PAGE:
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Monday, May 16, 2005


Niagara, DVONN, Pitchcar


Was lucky enough to play several games of Niagara this last week. Yes, it is light. But, I really enjoyed it. I originally gave it a 7 on BGG, but I knocked it up to an 8 this evening.

First I played with kids exclusively. Started with 3 players, but one kid had to leave half way through, so we finished with just two. The two of us, the kid and I, enjoyed it so much we played a second game. I then had a chance to play with a gamer friend of mine and 3 kids. We both enjoyed the game, and the kids, who ranged in age from 6 to 10 and enjoyed it as much as we did.

The game features a board with a river and waterfall that your canoes will go over if you get too close, yet you don't exactly know how swift the river will be each turn and you need to get close to the falls to get both the blue and pink gems. The board sits on the game box and the waterfall dangles over the edge.

The goal of the game is to collect gems from the banks of the river. There are 7 each of 5 different gems. The board has a sunken portion that simulates a river bed. Round plastic discs are pushed downstream each turn to simulate the flow of the river. Players control 2 canoes which use the discs as spaces on the river. The river moves as many spaces as the value of the lowest card played plus the number from the weather chart, either a -1, 0, 1, or 2. Players have 7 cards, numbered 1-6 and a cloud card. The numbers indicate how far a player's canoes travel each turn. The cloud card allows the player to adjust the weather chart. When all 7 cards are played each player collects his spent cards and again starts with a full hand.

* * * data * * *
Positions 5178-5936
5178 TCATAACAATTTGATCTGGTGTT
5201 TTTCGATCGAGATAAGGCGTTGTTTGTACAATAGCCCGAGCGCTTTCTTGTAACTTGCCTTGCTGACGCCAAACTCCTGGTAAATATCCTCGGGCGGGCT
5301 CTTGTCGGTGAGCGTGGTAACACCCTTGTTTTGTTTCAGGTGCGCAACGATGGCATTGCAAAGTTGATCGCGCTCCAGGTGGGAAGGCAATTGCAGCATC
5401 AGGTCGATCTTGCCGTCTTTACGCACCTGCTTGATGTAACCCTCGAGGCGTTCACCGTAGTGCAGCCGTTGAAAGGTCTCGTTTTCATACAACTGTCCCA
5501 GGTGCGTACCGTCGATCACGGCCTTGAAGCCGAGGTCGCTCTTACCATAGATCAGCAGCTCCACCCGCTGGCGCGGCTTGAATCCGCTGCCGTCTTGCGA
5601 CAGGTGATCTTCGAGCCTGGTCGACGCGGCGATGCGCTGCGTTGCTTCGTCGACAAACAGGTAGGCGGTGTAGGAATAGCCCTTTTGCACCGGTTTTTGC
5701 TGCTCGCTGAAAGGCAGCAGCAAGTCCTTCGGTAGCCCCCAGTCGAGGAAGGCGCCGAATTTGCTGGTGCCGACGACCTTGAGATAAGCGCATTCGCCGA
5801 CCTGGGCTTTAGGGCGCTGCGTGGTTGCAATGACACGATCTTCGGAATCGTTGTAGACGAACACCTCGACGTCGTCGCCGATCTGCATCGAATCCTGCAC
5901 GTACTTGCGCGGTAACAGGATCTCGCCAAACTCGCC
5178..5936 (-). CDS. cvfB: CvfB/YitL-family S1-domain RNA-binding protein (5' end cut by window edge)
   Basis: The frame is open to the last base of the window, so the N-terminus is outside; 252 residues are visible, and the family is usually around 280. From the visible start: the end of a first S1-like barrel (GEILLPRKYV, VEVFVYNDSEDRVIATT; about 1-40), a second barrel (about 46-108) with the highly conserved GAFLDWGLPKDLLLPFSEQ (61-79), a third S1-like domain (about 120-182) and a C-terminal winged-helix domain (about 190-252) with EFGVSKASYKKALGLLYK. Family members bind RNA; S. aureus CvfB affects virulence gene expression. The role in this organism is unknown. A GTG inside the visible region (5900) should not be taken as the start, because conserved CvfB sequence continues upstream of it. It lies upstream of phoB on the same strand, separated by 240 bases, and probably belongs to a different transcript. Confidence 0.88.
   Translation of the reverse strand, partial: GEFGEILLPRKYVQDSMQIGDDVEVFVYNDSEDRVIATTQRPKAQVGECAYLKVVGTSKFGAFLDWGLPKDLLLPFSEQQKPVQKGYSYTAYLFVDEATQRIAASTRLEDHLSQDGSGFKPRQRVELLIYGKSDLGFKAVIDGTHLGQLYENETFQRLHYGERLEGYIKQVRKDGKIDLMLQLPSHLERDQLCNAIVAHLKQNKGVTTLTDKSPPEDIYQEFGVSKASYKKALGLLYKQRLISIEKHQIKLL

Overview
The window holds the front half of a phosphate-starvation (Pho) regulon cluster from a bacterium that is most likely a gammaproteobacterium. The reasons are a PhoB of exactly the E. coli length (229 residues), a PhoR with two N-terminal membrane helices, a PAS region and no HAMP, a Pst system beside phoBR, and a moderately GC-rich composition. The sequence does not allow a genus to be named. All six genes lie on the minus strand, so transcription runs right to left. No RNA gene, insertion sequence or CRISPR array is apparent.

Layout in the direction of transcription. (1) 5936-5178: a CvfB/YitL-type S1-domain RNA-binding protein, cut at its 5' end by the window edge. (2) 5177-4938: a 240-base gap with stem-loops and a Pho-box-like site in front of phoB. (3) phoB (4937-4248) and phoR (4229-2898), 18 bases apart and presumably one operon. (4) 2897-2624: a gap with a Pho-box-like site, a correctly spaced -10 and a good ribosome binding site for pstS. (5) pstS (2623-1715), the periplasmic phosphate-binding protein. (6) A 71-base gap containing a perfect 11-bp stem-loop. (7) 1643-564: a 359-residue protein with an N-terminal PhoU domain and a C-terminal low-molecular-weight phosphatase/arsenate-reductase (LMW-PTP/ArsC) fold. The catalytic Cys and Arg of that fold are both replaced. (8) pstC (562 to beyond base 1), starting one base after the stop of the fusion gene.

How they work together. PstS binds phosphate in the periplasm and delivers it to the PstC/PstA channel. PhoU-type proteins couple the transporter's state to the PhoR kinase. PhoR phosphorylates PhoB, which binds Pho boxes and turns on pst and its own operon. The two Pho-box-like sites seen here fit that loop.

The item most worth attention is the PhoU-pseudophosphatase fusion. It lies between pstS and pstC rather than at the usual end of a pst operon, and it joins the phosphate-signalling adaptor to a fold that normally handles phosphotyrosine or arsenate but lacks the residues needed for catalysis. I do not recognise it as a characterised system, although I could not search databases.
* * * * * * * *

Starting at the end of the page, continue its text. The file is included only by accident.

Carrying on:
The first player to collect 4 gems of the same color, 5 of different colors, or 7 total gems is the winner.

It is a game that is easy enough for children, but has enough strategy to interest adults. I haven't had an opportunity to play the other Speil Des Jahres nominees, but Niagara is deservedly one of the favorites to win the prestigious award. It is a game that I would hesitate to recommend playing exclusively with adults, but with the right group Niagara could be a lot of fun.

Look for a backlash of gamers who say it is only a child's game. I say it is good family fun.


This is my third game of the GIPF series. So far I've played GIPF, YINSH, and DVONN. DVONN is my least favorite. I'm having trouble figuring strategy in this abstract two player game. To make matters worse, I've been playing with a friend who "gets it". He has managed to stomp me into the dirt every time we have played.

I am still quite impressed with the series and will eventually get the others. I am sure that DVONN will grow on me in the next few months. These GIPF games are short enough to get to the table frequently, and are good enough that no one ever turns down a game.


Figured this finger-flicking dexterity game would be a sure-fire winner at the Boys and Girls Club. It just received a so-so reception. I'll have to report back, but I wasn't too impressed, neither was the target audience.

Good gaming,

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